Lightning talk notes: Using fonts for super sharp icons!

Hi, these are the notes to go along with the lightning talk that I gave a couple of days ago (21st Nov 2017). If you’ve forgotten the name of a plugin or want to copy and paste some code that I mentioned, sweet – you’ve come to the right place. If you didn’t catch the talk, the post should be thorough enough to read as a stand alone article.

BTW Cardiff WordPress Meetup is pretty cool, if you’re into WordPress and live near to Cardiff then please check us out, join the group, get in touch, or maybe even present a talk (we love to hear from new speakers)!

Different types of graphic – vector vs bitmap

Here is an example showing different types of image on a meetup event page.

The picture of me is a bitmap image (.jpeg), if you zoom in you’ll see that the image pixelates (and conveniently disguises my receding hair line!).

The meetup logo is a is a vector image (.svg), meaning you can zoom in to any level without pixilation.

The Twitter icon in this case it is a bitmap image. It’s pixelated on zooming in, and in fact you don’t need to zoom in much to see a loss in image quality. I could see it was blurry when using my retina laptop (mid 2014 – so it’s not brand-new tech).

Lastly, I’ve zoomed in to some text – this shows how font files (.ttf, .otf etc.) are kind of like a collection vector images.

Put simply, a font file is a collection of vectors, one for every letter, number and symbol.

Font Awesome – an (awesome) icon font

FontAwesome is a font family, similar to Times New Roman or Arial – it can be installed to your system and used in Word, Photoshop etc. and used on the web. Instead of alpha-numerical characters, font awesome is a collection of over 650 icons from brand icons, to navigation and random ones like a lemon or pair of binoculars.

It’s different to standard fonts because it’s an icon font… Awesome!

A handy WordPress plugin for font icons

Better Font Awesome is a WordPress plugin that allows us to use Font Awesome icons within the editor. Install is quick and easy, it takes care of fetching the latest version of the font and gives the end user an easy interface. Icons are added via a drop-down menu into the WYSIWYG editor. On your pages and posts icons are in-lined, and use the same colour as the containing paragraph.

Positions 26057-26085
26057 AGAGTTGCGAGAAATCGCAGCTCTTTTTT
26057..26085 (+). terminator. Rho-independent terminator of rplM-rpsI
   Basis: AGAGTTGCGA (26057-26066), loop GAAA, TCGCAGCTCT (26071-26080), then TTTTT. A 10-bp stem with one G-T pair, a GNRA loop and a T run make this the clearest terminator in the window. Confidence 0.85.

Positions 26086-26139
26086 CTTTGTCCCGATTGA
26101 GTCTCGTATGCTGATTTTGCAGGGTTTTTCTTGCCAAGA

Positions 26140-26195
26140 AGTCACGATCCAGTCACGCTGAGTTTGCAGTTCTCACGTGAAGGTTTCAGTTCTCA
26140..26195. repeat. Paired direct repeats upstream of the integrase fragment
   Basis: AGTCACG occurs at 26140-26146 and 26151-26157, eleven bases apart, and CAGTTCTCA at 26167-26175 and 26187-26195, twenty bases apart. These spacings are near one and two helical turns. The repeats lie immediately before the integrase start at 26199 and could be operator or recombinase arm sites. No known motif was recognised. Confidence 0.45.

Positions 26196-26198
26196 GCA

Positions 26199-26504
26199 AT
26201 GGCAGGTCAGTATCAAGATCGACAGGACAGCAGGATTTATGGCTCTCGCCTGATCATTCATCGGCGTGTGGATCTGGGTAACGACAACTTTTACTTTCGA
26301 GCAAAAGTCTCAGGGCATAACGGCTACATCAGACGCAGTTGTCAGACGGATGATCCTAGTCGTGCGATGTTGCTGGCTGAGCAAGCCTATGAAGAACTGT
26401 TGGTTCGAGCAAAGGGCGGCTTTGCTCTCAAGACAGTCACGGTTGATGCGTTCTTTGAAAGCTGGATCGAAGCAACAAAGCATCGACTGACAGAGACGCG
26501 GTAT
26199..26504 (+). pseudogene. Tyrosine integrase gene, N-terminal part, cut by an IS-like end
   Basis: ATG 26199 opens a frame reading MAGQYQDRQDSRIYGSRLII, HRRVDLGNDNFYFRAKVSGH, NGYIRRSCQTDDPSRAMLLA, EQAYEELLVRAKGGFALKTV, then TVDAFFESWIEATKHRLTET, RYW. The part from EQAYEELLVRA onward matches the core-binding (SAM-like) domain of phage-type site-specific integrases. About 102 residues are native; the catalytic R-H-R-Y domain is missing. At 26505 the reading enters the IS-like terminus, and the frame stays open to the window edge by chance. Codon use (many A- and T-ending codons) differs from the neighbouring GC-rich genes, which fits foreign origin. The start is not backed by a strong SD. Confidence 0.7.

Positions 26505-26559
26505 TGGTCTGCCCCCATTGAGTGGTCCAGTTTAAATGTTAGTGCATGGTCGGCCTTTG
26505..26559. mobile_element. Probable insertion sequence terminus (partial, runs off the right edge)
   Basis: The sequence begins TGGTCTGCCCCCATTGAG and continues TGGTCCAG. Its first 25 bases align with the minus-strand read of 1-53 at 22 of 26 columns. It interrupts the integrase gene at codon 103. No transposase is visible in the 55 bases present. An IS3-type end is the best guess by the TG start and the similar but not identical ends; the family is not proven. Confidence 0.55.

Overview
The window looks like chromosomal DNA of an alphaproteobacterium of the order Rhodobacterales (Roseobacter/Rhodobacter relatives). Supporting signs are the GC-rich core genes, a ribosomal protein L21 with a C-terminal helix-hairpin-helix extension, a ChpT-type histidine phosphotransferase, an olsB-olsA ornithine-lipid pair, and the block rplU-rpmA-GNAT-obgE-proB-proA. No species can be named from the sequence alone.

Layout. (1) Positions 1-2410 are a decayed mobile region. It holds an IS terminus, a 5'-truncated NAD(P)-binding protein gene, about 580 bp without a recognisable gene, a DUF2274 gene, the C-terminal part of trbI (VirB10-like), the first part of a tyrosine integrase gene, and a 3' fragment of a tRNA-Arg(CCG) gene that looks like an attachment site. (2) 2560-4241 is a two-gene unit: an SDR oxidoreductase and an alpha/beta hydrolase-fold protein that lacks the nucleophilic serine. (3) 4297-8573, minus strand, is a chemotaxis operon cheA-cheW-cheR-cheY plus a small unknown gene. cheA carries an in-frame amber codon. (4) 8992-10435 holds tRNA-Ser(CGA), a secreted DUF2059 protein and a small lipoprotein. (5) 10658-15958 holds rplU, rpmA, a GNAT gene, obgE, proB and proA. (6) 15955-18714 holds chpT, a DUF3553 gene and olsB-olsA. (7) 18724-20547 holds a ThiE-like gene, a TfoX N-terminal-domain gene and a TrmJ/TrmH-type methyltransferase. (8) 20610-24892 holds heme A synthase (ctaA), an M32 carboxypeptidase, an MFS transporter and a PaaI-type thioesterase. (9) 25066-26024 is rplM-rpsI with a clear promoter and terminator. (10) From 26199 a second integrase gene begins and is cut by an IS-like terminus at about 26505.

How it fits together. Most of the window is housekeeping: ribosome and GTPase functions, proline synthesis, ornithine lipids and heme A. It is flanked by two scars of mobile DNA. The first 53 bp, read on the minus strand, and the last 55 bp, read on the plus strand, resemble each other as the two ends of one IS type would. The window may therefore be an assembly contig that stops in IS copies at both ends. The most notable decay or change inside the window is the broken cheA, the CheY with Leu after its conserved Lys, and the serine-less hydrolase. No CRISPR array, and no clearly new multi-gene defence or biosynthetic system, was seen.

Custom font icons in WordPress

Icomoon is a web service, it gives us font icons, similar to Font Awesome, but it allows us to pick only the icons that we need, and even import custom icons from .svg files.

The free version allows you to generate and download the font files as a zip. From there you can check the demo.html , and see the necessary .css and font files.

Integrate Icomoon free into WordPress

The easiest way to integrate Icomoon, for people without tonnes of developer experience is to add the css with a plugin, here I’m using a plugin called Simple Custom CSS and JS. Open the plugin and click add Custom CSS, copy and paste the contents of the downloaded style.css into the code area, and check external file.

Note: the Premium Icomoon packages are simple to set up, look for the feature ‘Hosting for Production’ on the pricing page this will allow setup with the copy and paste of a single line of code into your theme.

Then copy the downloaded fonts folder into the folder on your server at uploads/custom-css-js

Using Icomoon icons in WordPress

To use the Icomoon font, switch your editor to the Text tab, add a span tag with the class that’s specific to your icon. In this case it’s icon-pacman. We add a comment <!- – icon – -> inside the span tag to stop it from being removed when switching between Text and Visual tabs. The example post on the right is generated from the editor on the left.

Icon generation in your build process

If you’re familiar with editing your own css and sass, and have a build process for themes or plugins, then you can cut out the Icomoon steps and have your own icon font generated while you develop.

Icon generation with npm and gulp

I’ve created an example project on github. It’s a barebones project that uses a couple of specific plugins to generate a font icon family (gulp-iconfont and gulp-iconfont-css). It’s super efficient and time saving, you can drag an svg into the icons folder and it will do all the heavy lifting behind the scenes. For example, copy/move energy.svg to your icons folder, then use span with the class icn-energy to use the icon.

This is perfect when developing custom themes and plugins, as a lot of the time designs don’t exactly match what is available with Font Awesome, and using Icomoon can be time consuming.

WordPress font icon summary

The 3 techniques that I’ve shown have their own merits, from simplicity and ease of use on Font Awesome – to slightly more technical but better control with custom code. Drop me a comment if you have any questions or feedback.